Soybeans Slip from Two-Month High on South American Crop Outlook

November 26, 2013 02:27 AM
Soybeans Slip from Two-Month High on South American Crop Outlook

Soybeans fell from a two-month high in Chicago as investors weighed the benefit for developing crops of rains in Brazil and Argentina against signs of increased demand for U.S. supplies.

Soil-moisture levels in Argentina are aiding growing crops, while scattered rains this week will maintain adequate moisture, DTN wrote in a report yesterday. North-central parts of Brazil had rain over the weekend that helped boost moisture there, MDA Information Systems LLC said.

"Prices were mostly pressured by the good start to the soybean growing season in South America," Vanessa Tan, an analyst at Phillip Futures Pte in Singapore, wrote in an e-mail. "We saw significant support due to signs of strong export demand for U.S. soybeans."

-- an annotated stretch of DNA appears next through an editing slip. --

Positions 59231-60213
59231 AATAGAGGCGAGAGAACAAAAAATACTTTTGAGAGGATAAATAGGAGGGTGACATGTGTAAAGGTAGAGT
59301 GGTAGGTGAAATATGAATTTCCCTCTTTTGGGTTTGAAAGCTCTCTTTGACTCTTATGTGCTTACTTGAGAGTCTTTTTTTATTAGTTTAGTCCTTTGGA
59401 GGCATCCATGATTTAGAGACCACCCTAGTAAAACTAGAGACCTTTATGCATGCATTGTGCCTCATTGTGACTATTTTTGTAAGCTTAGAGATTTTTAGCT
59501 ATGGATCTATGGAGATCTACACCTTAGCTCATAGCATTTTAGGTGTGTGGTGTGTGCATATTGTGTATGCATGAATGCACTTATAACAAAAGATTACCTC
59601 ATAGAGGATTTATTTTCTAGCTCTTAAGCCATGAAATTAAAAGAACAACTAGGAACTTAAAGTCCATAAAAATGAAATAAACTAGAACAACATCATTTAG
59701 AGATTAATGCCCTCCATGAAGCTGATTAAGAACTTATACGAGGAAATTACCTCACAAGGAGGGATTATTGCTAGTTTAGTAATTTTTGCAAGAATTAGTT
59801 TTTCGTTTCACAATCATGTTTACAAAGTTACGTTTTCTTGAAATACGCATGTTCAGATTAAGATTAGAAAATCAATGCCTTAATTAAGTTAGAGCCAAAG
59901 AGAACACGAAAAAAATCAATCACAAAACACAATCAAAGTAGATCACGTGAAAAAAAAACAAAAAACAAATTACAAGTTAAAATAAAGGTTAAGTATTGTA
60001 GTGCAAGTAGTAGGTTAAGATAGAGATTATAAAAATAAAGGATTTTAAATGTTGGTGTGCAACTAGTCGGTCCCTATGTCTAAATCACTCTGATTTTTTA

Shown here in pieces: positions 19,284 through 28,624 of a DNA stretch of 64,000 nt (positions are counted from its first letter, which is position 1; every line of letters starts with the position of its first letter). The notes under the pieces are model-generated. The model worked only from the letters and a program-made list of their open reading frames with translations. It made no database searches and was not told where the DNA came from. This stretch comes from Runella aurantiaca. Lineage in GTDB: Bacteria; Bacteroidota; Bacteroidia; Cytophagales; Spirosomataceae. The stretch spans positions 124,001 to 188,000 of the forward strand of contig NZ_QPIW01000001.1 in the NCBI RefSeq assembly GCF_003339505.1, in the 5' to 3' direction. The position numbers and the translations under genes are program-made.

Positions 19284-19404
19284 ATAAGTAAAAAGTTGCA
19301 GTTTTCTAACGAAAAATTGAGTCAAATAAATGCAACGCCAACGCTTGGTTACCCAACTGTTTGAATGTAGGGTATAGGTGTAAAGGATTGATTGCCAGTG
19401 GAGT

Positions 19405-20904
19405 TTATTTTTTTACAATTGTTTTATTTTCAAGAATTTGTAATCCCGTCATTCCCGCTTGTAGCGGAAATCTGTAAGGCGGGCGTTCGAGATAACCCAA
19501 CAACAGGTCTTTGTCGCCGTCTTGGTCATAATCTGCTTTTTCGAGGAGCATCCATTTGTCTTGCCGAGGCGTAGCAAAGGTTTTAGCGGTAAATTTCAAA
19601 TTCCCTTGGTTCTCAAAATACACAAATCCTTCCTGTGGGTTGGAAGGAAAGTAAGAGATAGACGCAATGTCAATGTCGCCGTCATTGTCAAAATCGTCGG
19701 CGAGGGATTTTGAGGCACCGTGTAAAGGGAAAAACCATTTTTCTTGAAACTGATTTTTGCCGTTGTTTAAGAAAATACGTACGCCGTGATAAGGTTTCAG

Soybeans for delivery in January dropped as much as 0.4 percent on the Chicago Board of Trade and lost 0.1 percent to $13.2775 a bushel at 4:51 a.m. local time. Yesterday the oilseed touched $13.345, the highest price since Sept. 20.

Inspections of soybeans for export jumped 39 percent from a year earlier to 66.93 million bushels in the week ended Nov. 21, the U.S. Department of Agriculture said yesterday. Shipments since Sept. 1 rose 5.9 percent from a year earlier to 585.6 million bushels, USDA data show.

Soybean futures dropped 5.8 percent this year as global output may climb to a record 283.5 million metric tons, spurred by bigger South American harvests, the USDA predicts.

Argentina’s soybean crop was 37 percent planted, the Rosario Grains Exchange reported Nov. 21. Soybeans in Brazil’s Mato Grosso state, the country’s biggest growing region, were 97 percent sown as of Nov. 22, according to researcher Instituto Mato-Grossense de Economia Agropecuaria.

Corn for delivery in March declined 1 percent to $4.27 a bushel and wheat for the same delivery month fell 0.6 percent to $6.5525 a bushel. Milling wheat for delivery in January traded on NYSE Liffe in Paris dropped 0.4 percent to 206.50 euros ($279.76) a ton.



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